Report – Development Masterclass: Terry Kalagian
The full session is available here as a podcast:
The key to getting your idea developed successfully is the C word – Compromise. That’s the advice from Gaumont Animation’s Terry Kalagian
- Compromise and collaboration is something to be embraced, rather than resisted, when developing your project. You just need to know how much you’re prepared to compromise
- Your producer is on your side, so work together rther than against each other
- Own your product, then you’ll have an instinct on what you are happy to compromise on, and what you can’t
- It’s better to have been open to compromise and have your creation realised, than to resist and for it never to see the light of day
Terry, who has been known to receive around 1,000 pitches per year, talked delegates through an ideal scenario, and a realistic scenario, of how the development process should work:
The ideal scenario
You have a fantastic, hilarious, cutting edge idea that no one has ever thought of before.
So… you set to work and get your ideas on paper. This is where the hard work needs to come in. A writer may help you put together a bible, articulating the worlds you’ve created, and capturing the uniqueness of your story. An artist will also come on board to help you put together your world – the who, the what, the where. You might start hitting walls – but that’s ok, as it’s part of a process which helps develop rules that make your world work. Things will change, you’ll get frustrated, but you need to put in the time that will be evident to potential buyers when you meet them.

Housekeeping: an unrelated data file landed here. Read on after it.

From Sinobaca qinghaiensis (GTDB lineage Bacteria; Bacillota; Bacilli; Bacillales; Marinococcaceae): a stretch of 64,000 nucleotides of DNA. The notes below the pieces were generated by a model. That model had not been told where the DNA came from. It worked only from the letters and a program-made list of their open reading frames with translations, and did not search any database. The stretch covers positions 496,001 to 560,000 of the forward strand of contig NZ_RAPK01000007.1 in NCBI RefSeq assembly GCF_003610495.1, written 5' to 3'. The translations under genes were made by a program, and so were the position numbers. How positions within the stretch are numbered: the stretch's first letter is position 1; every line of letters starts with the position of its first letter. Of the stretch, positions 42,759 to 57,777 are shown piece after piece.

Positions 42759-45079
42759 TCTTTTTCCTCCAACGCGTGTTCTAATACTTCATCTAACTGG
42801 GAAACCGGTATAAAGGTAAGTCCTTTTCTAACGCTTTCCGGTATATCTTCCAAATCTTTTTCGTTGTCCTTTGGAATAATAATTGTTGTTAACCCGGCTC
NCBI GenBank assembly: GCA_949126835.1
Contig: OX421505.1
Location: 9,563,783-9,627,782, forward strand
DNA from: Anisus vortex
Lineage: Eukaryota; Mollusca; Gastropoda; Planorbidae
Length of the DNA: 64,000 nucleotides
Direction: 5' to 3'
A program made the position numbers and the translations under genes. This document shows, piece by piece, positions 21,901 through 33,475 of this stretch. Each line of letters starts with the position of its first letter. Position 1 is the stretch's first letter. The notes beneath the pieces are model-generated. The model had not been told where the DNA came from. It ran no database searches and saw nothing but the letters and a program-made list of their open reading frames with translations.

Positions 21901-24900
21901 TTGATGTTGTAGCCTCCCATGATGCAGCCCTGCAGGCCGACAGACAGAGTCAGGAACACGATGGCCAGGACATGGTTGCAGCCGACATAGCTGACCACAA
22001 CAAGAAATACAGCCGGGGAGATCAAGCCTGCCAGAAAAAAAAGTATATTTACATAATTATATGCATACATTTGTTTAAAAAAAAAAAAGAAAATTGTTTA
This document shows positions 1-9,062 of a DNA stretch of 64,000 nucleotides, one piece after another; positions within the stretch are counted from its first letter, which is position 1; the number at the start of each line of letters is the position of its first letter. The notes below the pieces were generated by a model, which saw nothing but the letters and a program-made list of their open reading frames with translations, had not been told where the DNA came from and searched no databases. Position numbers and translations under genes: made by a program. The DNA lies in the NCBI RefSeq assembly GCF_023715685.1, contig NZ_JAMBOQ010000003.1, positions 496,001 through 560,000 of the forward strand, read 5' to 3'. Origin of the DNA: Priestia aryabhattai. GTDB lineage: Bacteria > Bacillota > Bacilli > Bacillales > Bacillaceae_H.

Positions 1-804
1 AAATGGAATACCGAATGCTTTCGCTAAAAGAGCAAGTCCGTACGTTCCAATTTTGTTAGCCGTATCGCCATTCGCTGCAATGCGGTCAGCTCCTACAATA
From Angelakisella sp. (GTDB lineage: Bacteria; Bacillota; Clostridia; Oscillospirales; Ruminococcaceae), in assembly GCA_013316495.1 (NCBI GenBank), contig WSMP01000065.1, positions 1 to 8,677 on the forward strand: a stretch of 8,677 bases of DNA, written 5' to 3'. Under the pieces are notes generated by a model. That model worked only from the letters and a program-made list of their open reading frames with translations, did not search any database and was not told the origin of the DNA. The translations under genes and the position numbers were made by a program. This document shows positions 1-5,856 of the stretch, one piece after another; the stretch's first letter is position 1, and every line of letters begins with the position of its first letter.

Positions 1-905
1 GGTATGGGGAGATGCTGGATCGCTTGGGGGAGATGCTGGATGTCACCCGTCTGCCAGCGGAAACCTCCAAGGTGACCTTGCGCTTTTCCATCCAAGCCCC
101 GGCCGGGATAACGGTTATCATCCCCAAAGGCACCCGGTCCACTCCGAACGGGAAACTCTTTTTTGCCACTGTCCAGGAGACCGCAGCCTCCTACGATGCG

Then… you meet your buyers and ask if they like your idea, if it’s original enough. You might get a resounding “yes, we love it!”
The actual scenario
But… more likely, you might get an initial “yes”, followed by a process that seems like a series of requests for changes. Don’t be discouraged – this doesn’t mean that the execs don’t like your idea any more – they still love the idea, they love you for having the idea, but it’s now about choices.
And… choices lead to compromise. There will be back and forth, with questions about how your characters would react in different situations – but these are natural development processes.
Meaning that… you need to think about what you’re willing to compromise on, and what you won’t. How long are you willing to wait for your idea to be picked up, and at what cost? Just be prepared that nothing ever goes smoothly – remember you’re doing it because you choose to own it, and you believe in it.
Terry’s Dos and Don’ts
- Be open minded (your execs want it to work too)
- Ask true questions – if there’s stuff you don’t know, ask it
- Have an opinion/reasons for what you’re doing
- Treat execs like your partners, with respect. Your exec is your internal advocate
- Understand your partners’ goals (if they’re a broadcaster, it’s about ratings)
- Be close minded
- Disregard their concerns – that’s not good behaviour for a partnership.
Terry finished off the session highlighting some major films and programmes that had all had elements of compromise from their core idea, resulting in a different, but usually successful, ultimate manifestation. She concluded that history is replete with examples of compromise – some of them didn’t work, but an awful lot did.
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